Icelandic government policy and tourism growth in peripheral areas: The effects of the Héðinsfjörður tunnels in Fjallabyggð

Þóroddur Bjarnason, Edward H. Huijbens


Tourism has become one of the pillars of the Icelandic economy with a substantial increase in the number of foreign tourists. Tourism has also become the focus of attention in many rural communities where jobs in fisheries and agriculture have declined significantly. A strong and profitable tourism industry is however dependent upon transportation infrastructure. This research evaluates the effects of the Héðinsfjörður tunnels on the flow of tourists in the northern Tröllaskagi region in order to clarify the effects of infrastructure improvements on tourism in peripheral areas. The study employs an integrated methodology of automatic traffic counters, traffic surveys, tourist surveys and official registration of tourist accommodation. The results suggest that the number of tourists in the municipality of Fjallabyggð has grown by about one-half after the opening of the tunnels as the municipality has become part of the Eyjafjörður tourism region and a destination between the capital region and the city of Akureyri. The Héðinsfjörður tunnels thus have contributed to the growth of tourism and a more diverse labor market in an area suffering from a decline in population and the primary industries. The tunnels have however had a limited impact in Skagafjörður and possibilities of a continuous tourism region spanning the area from Sauðárkrókur in the west to Húsavík in the east and from Siglufjörður in the north to Akureyri in the south have not yet been realized. Such changes do not automatically follow infrastructure improvements but depend on a coordinated effort of government and local actors.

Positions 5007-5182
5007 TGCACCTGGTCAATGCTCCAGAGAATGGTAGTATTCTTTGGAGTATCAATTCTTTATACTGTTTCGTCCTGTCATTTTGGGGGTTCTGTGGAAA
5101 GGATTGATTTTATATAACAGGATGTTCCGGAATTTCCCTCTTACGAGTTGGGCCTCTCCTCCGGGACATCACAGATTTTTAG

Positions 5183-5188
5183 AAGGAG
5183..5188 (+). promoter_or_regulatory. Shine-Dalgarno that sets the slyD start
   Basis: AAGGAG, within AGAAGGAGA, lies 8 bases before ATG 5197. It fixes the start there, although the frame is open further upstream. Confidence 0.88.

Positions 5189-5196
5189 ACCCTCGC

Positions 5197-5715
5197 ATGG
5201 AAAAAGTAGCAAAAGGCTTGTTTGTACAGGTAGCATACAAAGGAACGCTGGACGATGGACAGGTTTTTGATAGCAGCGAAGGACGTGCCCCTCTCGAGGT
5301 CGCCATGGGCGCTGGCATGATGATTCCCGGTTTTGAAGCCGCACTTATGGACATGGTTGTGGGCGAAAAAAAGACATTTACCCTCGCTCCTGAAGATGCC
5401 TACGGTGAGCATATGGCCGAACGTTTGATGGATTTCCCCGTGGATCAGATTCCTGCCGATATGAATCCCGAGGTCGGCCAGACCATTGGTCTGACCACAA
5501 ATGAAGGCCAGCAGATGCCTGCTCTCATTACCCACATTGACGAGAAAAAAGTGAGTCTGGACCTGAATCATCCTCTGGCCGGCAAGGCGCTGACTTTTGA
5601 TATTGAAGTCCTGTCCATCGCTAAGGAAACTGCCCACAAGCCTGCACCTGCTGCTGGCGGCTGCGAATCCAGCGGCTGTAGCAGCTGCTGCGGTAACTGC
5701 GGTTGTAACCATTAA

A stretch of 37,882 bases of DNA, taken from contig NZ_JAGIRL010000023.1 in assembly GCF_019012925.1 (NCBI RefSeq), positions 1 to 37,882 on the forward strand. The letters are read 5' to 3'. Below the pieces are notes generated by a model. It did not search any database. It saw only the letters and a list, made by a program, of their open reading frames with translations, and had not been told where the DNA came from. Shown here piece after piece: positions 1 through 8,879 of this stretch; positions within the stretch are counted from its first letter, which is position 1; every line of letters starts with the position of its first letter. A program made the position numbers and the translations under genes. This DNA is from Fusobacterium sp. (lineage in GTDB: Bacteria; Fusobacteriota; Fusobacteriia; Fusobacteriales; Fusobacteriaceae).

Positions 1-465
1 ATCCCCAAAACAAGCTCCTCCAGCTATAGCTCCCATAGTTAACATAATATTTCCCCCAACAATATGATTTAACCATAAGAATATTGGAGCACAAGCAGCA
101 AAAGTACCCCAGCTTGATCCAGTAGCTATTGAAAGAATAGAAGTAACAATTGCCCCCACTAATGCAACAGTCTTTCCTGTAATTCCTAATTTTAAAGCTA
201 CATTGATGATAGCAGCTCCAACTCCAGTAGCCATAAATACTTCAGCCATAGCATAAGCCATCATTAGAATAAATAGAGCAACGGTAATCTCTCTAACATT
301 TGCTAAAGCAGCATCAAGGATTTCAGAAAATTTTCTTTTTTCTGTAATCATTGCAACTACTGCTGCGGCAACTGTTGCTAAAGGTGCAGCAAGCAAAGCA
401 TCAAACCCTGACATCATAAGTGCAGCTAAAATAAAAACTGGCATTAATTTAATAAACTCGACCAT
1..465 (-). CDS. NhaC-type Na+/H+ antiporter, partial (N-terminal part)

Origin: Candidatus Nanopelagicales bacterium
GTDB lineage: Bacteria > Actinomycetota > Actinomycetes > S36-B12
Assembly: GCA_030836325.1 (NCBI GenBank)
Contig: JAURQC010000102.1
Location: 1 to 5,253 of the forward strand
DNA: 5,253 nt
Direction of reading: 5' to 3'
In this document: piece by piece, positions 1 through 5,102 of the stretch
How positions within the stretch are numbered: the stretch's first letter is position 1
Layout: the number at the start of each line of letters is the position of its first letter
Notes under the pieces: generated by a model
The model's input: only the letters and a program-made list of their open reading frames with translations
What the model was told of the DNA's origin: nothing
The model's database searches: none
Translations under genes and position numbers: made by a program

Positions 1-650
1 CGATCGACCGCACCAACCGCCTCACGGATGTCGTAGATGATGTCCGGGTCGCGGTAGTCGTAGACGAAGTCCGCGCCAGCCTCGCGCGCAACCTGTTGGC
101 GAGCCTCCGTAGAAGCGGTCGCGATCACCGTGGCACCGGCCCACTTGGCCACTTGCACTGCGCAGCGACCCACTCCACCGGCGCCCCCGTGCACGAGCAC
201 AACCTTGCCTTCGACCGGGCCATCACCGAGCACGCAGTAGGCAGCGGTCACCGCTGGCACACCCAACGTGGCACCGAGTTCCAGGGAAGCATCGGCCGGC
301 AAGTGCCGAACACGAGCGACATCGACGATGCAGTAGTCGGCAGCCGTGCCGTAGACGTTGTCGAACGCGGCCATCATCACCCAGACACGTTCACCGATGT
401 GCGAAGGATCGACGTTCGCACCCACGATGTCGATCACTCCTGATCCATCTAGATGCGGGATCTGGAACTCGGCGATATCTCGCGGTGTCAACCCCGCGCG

Tourism; transportation infrastructure; Fjallabyggð.

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